Poet and writer Louis Aragon, 85, a leading French communist intellectual for a half-century and a founder and former leader of the Surrealist movement, died at his home here Friday. The cause of death was not reported.

"France is grief-stricken by the death of one of its greatest writers," President Francois Mitterand, a socialist, said on hearing of Mr. Aragon's death. "The magic of his poetry and the force of his work put him in the first rank of our national literature. I bow before his memory."

Mr. Aragon, a communist since 1927, became one of the voices of the French anti-Nazi resistance during World War II, after being captured while serving in a tank division, escaping and reaching then-unoccupied France.

For much of his life his name was closely associated with that of his wife, the Russian-born novelist Elsa Triolet, a sister-in-law of the Soviet poet Vladimir Mayakovsky. She defended the same political and literary causes as her husband to the extent that friends dubbed them "Elsaragon."

The couple met at a celebrated cafe-restaurant in the Paris district of Montparnasse, The Coupole. Mr. Aragon called his wife "his love, his youth." She died in 1970.

Elsa Triolet was a prominent member with him of the Surrealist movement, an artistic revolt in the fertile postwar 1920s against all forms of order and convention.

Mr. Aragon, with his friend Andre Breton, founded the magazine "Litterature" after World War I, sharing a widespread reaction to the horrors of the war in which France suffered heavy losses. In the 1930s, he abandoned Surrealism in favor of communist-inspired "socialist realism."

Mr. Aragon joined the Communist Party after flirting with outright anarchy and used his talents as novelist, essayist and journalist to further its cause. But he also often disagreed with it, and remained a political nonconformist.

During the cold war after World War II, he vigorously defended Stalinism, but then declared himself "overwhelmed" by the 1956 revelations of the Soviet 20th party congress on Stalin's crimes, while his own party questioned them.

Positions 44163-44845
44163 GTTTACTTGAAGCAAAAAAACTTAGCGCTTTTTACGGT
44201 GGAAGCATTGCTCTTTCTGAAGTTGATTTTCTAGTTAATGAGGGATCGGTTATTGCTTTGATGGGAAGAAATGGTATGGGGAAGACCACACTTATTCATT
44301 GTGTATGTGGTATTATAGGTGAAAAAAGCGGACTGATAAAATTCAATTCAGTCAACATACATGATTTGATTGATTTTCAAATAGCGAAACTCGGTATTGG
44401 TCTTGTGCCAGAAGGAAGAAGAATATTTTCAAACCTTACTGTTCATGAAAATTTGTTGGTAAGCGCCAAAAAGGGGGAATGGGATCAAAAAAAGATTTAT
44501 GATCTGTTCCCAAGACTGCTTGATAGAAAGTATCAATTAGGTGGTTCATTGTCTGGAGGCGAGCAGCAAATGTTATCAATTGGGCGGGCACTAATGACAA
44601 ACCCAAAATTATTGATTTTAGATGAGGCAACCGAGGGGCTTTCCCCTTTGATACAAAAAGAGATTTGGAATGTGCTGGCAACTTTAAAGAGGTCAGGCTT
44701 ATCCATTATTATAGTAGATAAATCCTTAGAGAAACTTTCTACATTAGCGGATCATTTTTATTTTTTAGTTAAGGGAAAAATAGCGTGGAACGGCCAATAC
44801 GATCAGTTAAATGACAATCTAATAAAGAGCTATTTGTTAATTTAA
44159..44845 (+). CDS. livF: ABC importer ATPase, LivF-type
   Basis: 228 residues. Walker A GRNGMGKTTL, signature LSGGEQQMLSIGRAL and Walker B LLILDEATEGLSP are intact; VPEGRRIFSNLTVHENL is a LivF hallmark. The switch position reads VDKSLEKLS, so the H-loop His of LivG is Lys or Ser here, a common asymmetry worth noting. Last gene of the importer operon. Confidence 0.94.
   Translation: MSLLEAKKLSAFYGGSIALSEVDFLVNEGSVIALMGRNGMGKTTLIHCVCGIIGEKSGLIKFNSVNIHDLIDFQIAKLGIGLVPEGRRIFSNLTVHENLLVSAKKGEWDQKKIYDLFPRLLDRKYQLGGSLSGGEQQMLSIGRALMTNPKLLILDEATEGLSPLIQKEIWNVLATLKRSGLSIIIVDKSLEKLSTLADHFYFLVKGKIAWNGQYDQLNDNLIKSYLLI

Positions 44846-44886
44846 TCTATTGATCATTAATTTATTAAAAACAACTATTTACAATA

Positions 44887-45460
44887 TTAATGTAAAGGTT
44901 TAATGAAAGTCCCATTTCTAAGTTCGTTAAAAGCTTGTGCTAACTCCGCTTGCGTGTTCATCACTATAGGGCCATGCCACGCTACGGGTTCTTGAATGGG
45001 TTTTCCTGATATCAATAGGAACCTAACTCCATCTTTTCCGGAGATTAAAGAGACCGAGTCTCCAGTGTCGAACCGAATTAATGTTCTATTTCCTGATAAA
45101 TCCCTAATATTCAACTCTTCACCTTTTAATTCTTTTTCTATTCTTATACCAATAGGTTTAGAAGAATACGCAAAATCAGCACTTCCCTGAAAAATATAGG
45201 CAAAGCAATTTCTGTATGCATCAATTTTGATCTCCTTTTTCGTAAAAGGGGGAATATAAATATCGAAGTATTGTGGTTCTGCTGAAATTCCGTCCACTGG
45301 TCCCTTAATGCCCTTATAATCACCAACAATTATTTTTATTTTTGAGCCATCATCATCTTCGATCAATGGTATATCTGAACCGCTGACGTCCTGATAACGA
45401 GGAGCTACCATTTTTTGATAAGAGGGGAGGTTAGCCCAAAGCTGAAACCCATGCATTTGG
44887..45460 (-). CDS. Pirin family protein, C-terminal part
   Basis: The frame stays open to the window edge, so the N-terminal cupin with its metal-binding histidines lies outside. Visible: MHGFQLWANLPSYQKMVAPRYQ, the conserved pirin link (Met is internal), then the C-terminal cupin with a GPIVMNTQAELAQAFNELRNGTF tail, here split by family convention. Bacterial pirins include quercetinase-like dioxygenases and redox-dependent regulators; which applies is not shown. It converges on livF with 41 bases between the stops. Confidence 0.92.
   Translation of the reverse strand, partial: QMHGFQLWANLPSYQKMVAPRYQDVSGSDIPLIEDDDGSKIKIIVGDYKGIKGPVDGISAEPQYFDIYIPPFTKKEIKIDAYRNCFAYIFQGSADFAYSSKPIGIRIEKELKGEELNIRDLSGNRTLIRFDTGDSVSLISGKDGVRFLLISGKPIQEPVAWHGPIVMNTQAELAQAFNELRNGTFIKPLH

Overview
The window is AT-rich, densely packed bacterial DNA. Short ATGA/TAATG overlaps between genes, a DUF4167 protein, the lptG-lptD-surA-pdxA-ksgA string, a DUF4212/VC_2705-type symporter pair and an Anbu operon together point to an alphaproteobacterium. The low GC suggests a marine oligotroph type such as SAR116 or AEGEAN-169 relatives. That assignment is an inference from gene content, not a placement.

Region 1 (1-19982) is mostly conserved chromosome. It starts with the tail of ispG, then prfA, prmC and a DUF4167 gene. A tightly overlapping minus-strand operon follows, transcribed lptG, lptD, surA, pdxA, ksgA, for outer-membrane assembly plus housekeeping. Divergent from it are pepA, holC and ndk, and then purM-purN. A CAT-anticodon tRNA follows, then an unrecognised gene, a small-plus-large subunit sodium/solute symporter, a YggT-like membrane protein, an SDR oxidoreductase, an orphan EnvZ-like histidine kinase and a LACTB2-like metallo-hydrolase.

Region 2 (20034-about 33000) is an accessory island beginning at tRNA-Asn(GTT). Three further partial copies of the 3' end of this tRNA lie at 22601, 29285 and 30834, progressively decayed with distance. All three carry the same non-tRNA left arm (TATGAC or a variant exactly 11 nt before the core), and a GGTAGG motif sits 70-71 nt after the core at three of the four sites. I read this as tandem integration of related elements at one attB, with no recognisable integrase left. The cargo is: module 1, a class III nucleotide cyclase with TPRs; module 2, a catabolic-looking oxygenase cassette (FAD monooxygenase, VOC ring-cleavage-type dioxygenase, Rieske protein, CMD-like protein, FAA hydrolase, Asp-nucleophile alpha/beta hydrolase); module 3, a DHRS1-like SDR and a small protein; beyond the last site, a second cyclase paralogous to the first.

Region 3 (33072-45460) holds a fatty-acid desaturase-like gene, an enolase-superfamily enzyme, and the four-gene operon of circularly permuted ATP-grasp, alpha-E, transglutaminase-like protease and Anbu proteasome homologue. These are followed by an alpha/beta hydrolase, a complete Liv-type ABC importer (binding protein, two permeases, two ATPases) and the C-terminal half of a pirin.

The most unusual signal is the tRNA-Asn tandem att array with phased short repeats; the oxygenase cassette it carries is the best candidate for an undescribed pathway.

In 1966, Mr. Aragon denounced the Soviet persecution of writers Andrei Sinyavski and Yuli Daniel, found "guilty" of passing books clandestinely to the West, where they were then published.

Two years later he waged a vigorous campaign against the Soviet invasion of Czechoslovakia, so that his communist weekly "Les Lettres Francaises" was banned in Eastern Europe. The weekly ceased publication in 1972.

But in 1980 Mr. Aragon publicly defended the French Communist Party's support for the Soviet intervention in Afghanistan.

As a novelist, Mr. Aragon began a cycle of "real world" novels with "Les Cloches de Bale" in 1935, continued in "Les Beaux Quartiers" (1936) and "Aurelien" (1945).

He produced a series on the communists between 1949 and 1951, dealing with France at the start of World War II, while his later novels, "La Mise a Mort" (1956) and "Henri Matisse" (1971) were strongly autobiographical.

But it was his poems, particularly the militant poems like "Le Creve-Coeur" (Heartbreak) and "Les Yeux d'Elsa" (Elsa's Eyes), written during the World War II resistance in 1941 and 1942 and distributed clandestinely, which perhaps touched the widest public.